One of the main ideas of the analytic schools of philosophy (logical atomism, ordinary language philosophy,...) is that many philosophical problems can be dissolved - as opposed to resolved - upon analysis of the language used to describe the problem, it is realized that there was never a problem to start with, just a complication or misuse created by the way the problem was stated.

It struck me that this might be the case in the believers vs atheists debates. Two examples:

  1. Religious people regularly try to prove God's existence. However the whole point of religion is to have faith in God, i.e. to believe and trust in God without having any positive proof of his existence or actions. Their attempts to prove his existence or his miracles are useless, since that defeats the whole purpose (to believe without proof) of religion in the first place.
  2. Conversely, atheists regularly state that they reject religion because they don't believe in the super-natural. But how is the super-natural any different from the unseen or yet-to-be-discovered natural? A purely logical and empirical person from the ancient era or the middle ages would find electricity and the existence of other galaxies just as hard to swallow as angels and heavens. To say that I don't believe in the supernatural is to say that I don't believe in anything whose existence hasn't been proven yet, a view that even most scientists would find untenable.

So my question is: Has anyone of note attempted to dissolve the problems of philosophy of religion using analytic methods?

  • 2
    I don't believe in anything whose existence hasn't been proven yet I don't see how that is a problem? It just means that "I don't know what all there is and I won't believe it until it is proven", it is just being open minded rather than having a belief without any proof. The difference is between "There could be" and "There is definitely "
    – Ankur
    Commented Apr 27, 2015 at 8:40
  • @Ankur I think I'm right in saying that athesit don't just not believe in God, they positively believe there is no God, so the analogy with undiscovered 'stuff' would be that say, many years ago, they would believe that there is no radium. Ie.. not allow for its possibility. I'm not 100% sure I'm right there but it seemed to me that's the stance the OP is making in second example Commented Apr 27, 2015 at 8:56
  • I think this is one reason for the invention of analytic philosophy - a middle ground via which this debate can be discussed; after all the Vienna circle wanted to get away from woolly metaphysics - or so I have read; I don't know how that debate in those terms stands now. Commented Apr 27, 2015 at 18:14
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    "However the whole point of religion is to have faith in God without having any positive proof" - this is generally not what religious people mean by "having faith" in the technical sense. I've often seen "faith" defined as the persistence in acknowledging God given that we have already had sufficient evidence. For example, the point of most religious scriptures is to provide testimony, a form of data or evidence. Commented Apr 27, 2015 at 19:57
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    "the whole point of religion is to have faith in God, i.e. to believe and trust in God without having any positive proof of his existence or actions". Eh, no... Christianity has defined faith as a virtue, and shares that with its Abrahamic siblings Judaism and Islam. But it is not the purpose of religion. My personal opinion: the whole "faith is a virtue" thing, is a suspiciously convenient way for the religious authorities to get the congregation to stop asking for proof for the claims made by said authorities, thereby alleviating the need to say "Because we said so".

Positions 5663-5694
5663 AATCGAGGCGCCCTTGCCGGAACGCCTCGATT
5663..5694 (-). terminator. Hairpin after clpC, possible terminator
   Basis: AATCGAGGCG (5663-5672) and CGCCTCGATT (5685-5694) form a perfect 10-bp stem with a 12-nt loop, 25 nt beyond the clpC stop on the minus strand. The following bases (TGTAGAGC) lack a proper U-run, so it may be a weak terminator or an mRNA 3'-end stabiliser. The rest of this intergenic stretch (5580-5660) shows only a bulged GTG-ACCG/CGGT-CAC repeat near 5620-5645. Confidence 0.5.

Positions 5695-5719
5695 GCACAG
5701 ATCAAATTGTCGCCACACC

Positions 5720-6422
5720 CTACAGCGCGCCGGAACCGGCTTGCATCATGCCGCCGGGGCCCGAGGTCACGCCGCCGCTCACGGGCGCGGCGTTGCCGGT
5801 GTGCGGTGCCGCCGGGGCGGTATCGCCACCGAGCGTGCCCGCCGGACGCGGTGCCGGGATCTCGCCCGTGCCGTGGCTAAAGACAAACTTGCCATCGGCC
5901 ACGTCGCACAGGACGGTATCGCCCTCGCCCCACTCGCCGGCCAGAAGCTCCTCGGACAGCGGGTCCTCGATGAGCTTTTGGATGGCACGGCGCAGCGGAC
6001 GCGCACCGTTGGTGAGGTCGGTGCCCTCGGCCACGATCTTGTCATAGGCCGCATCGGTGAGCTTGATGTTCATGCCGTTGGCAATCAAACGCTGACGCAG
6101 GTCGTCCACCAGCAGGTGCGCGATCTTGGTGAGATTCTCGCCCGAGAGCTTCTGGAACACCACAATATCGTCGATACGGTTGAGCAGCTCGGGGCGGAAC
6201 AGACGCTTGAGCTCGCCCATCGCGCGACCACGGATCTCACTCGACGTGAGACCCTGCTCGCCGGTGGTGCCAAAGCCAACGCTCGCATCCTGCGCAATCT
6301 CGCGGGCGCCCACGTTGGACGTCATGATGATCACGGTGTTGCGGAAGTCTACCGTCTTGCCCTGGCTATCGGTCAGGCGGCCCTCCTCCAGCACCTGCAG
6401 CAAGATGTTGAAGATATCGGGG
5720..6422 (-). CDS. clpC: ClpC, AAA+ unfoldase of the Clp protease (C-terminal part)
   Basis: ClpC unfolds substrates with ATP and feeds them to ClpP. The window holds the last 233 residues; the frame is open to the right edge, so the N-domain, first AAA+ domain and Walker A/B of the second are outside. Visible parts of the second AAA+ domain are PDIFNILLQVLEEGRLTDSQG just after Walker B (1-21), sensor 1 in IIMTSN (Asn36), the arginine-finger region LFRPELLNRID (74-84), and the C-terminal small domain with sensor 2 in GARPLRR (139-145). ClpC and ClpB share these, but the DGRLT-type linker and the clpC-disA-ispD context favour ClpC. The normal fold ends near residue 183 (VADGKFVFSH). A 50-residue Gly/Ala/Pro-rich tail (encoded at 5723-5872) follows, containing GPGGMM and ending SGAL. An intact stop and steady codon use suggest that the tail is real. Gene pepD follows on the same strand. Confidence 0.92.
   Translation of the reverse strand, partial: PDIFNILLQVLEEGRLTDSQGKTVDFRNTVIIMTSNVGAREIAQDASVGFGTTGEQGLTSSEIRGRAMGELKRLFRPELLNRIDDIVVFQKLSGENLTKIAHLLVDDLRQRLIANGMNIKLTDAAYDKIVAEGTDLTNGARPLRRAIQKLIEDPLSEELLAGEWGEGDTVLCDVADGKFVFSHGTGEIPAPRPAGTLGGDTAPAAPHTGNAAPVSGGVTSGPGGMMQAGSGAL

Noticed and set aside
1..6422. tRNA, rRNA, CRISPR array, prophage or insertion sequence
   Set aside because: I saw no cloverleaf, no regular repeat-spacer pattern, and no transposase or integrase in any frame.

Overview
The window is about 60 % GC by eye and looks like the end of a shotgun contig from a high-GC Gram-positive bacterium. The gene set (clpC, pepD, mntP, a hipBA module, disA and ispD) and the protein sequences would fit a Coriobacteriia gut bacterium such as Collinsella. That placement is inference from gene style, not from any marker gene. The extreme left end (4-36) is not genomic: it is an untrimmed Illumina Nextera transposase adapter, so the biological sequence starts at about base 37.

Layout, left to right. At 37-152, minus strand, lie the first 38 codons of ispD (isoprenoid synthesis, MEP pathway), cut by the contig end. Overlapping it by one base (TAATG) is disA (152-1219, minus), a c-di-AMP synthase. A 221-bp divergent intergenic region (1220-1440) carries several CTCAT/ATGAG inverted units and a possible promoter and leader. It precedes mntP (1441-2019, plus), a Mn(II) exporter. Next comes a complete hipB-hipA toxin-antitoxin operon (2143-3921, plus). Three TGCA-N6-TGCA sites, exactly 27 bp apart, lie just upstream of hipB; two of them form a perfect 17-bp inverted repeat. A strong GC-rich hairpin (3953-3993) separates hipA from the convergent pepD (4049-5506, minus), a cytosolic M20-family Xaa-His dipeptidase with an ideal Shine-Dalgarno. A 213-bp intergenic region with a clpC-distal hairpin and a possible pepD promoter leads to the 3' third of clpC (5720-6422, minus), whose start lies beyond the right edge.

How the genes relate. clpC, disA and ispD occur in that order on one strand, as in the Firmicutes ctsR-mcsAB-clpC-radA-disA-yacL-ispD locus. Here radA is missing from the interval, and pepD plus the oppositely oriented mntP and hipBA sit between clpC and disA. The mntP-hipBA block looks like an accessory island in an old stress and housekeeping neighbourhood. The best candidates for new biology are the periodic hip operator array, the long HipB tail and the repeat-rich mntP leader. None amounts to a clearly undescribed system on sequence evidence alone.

– MichaelK
    Commented Apr 3, 2018 at 10:18

6 Answers 6


Analytic philosophy has taken quite a few different developments. I'll use some Quine and a little bit of Kuhn in order to show what the expression of "hasn't been proven" might mean in analytic philosophy and how this may answer your question.

According to Quine to exist is to be the value of a bound variable. Variables are bound by quantifiers to form sentences the meaning of which is spent by theories these sentences are part of. As there is no strict border between analytic and synthetic sentences (and theories) all our theories are more or less intertwined with the natural sciences and thereby building our web of belief.

The quality of this whole web -- there may by be competing webs (Kuhn) -- depends on its ability to make forecasts which come true. The relevance of a theory as part of this web depends on the relevance of its sentences to make these forecasts.

Hence, if there is a theory which includes a sentence that involves a bound variable the value of which is such that the name of "God" suits it, then there is evidence for the existence of God. The better the whole web and the more relevant this theory to the web, the better the evidence. "Not been proven" means (almost) no evidence according to this standard.

An analytic reason people don't believe in God is the fact that there is no entity in their web of belief which at the same time would be relevant for forecasts and would be an object the name of "God" suits.

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    How is this a way to dissolve the debate about God's existence? This just explains how a person who accepts a holistic view of theory confirmation might reject God as a scientific hypothesis. I thought the question was, how to dissolve the debate about God's existence.
    – Johannes
    Commented Dec 20, 2015 at 11:01

Dissolving metaphysical problems, as being meaningless, has been an old ploy of empiricism. It came to fruition especially with the logical positivists. Here is a typical passage from Alfred Ayer's Language, Truth And Logic: